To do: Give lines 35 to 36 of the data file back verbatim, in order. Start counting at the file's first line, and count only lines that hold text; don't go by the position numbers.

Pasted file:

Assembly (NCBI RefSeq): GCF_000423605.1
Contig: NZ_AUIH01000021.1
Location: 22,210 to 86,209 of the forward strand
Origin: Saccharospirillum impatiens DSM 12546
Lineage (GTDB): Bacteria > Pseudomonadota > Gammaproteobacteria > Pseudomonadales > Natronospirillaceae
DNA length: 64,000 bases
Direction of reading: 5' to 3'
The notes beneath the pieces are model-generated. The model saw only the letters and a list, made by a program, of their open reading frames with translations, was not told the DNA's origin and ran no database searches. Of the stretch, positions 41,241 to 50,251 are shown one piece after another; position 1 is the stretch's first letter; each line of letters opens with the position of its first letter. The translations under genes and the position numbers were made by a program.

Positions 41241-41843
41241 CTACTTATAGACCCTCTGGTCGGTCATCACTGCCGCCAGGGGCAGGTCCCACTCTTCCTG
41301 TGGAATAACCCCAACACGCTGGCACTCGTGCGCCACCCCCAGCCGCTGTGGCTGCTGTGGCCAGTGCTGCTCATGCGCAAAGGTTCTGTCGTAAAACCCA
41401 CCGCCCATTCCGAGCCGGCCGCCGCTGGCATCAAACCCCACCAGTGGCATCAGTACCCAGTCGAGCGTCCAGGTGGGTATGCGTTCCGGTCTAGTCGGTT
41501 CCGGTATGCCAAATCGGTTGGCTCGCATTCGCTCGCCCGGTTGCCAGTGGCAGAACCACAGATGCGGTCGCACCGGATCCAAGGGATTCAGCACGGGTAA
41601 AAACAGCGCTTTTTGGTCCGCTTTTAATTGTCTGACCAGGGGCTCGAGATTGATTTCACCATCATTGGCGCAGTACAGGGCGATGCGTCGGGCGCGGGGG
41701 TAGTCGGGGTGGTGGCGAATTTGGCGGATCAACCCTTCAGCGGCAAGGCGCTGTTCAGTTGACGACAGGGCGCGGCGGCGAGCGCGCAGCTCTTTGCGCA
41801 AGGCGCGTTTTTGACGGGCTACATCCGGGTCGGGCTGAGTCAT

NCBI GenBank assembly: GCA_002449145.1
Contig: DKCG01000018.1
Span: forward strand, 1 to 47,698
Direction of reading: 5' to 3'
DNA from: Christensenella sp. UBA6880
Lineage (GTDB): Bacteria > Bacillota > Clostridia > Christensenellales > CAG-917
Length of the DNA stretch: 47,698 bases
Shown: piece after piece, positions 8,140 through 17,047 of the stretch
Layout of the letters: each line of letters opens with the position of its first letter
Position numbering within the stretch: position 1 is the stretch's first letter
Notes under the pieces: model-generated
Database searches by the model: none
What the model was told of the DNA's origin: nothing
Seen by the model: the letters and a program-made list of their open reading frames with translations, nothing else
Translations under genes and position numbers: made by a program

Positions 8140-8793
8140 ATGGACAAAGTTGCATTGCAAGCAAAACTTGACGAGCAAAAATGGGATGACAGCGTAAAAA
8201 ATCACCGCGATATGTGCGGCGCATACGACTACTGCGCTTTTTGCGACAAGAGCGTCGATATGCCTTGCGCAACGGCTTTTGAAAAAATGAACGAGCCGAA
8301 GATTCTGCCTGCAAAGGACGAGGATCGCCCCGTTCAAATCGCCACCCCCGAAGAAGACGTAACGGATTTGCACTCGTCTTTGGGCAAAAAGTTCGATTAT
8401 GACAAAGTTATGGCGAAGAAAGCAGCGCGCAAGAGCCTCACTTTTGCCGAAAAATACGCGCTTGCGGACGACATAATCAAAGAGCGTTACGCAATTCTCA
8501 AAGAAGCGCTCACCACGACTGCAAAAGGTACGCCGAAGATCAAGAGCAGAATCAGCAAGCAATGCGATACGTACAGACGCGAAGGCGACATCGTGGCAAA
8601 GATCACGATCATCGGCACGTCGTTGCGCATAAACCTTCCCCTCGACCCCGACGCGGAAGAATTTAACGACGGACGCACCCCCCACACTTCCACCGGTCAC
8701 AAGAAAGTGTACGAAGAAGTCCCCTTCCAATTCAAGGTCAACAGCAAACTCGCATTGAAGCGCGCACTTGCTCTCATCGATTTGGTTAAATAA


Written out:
8301 GATTCTGCCTGCAAAGGACGAGGATCGCCCCGTTCAAATCGCCACCCCCGAAGAAGACGTAACGGATTTGCACTCGTCTTTGGGCAAAAAGTTCGATTAT
8401 GACAAAGTTATGGCGAAGAAAGCAGCGCGCAAGAGCCTCACTTTTGCCGAAAAATACGCGCTTGCGGACGACATAATCAAAGAGCGTTACGCAATTCTCA